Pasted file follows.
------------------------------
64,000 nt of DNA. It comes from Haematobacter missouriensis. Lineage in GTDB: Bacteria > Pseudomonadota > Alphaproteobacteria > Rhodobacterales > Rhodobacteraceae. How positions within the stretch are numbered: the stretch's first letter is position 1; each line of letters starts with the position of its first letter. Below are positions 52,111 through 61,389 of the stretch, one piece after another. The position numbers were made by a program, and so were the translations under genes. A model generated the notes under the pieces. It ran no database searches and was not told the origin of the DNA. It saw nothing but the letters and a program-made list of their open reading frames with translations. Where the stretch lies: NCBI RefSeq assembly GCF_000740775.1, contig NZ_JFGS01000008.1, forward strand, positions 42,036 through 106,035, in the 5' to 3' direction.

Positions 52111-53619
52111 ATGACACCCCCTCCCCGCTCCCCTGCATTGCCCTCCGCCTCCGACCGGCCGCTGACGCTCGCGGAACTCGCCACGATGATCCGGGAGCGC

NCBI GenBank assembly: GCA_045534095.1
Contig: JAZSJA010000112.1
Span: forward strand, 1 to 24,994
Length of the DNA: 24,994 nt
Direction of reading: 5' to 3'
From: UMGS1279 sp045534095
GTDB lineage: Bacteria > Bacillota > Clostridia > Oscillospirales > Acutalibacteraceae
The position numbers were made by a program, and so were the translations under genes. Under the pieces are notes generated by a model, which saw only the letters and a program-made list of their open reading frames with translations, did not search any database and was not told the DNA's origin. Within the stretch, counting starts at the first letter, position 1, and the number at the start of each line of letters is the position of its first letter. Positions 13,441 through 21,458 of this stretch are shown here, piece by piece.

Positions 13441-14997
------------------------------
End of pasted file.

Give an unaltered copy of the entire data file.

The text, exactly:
64,000 nt of DNA. It comes from Haematobacter missouriensis. Lineage in GTDB: Bacteria > Pseudomonadota > Alphaproteobacteria > Rhodobacterales > Rhodobacteraceae. How positions within the stretch are numbered: the stretch's first letter is position 1; each line of letters starts with the position of its first letter. Below are positions 52,111 through 61,389 of the stretch, one piece after another. The position numbers were made by a program, and so were the translations under genes. A model generated the notes under the pieces. It ran no database searches and was not told the origin of the DNA. It saw nothing but the letters and a program-made list of their open reading frames with translations. Where the stretch lies: NCBI RefSeq assembly GCF_000740775.1, contig NZ_JFGS01000008.1, forward strand, positions 42,036 through 106,035, in the 5' to 3' direction.

Positions 52111-53619
52111 ATGACACCCCCTCCCCGCTCCCCTGCATTGCCCTCCGCCTCCGACCGGCCGCTGACGCTCGCGGAACTCGCCACGATGATCCGGGAGCGC

NCBI GenBank assembly: GCA_045534095.1
Contig: JAZSJA010000112.1
Span: forward strand, 1 to 24,994
Length of the DNA: 24,994 nt
Direction of reading: 5' to 3'
From: UMGS1279 sp045534095
GTDB lineage: Bacteria > Bacillota > Clostridia > Oscillospirales > Acutalibacteraceae
The position numbers were made by a program, and so were the translations under genes. Under the pieces are notes generated by a model, which saw only the letters and a program-made list of their open reading frames with translations, did not search any database and was not told the DNA's origin. Within the stretch, counting starts at the first letter, position 1, and the number at the start of each line of letters is the position of its first letter. Positions 13,441 through 21,458 of this stretch are shown here, piece by piece.

Positions 13441-14997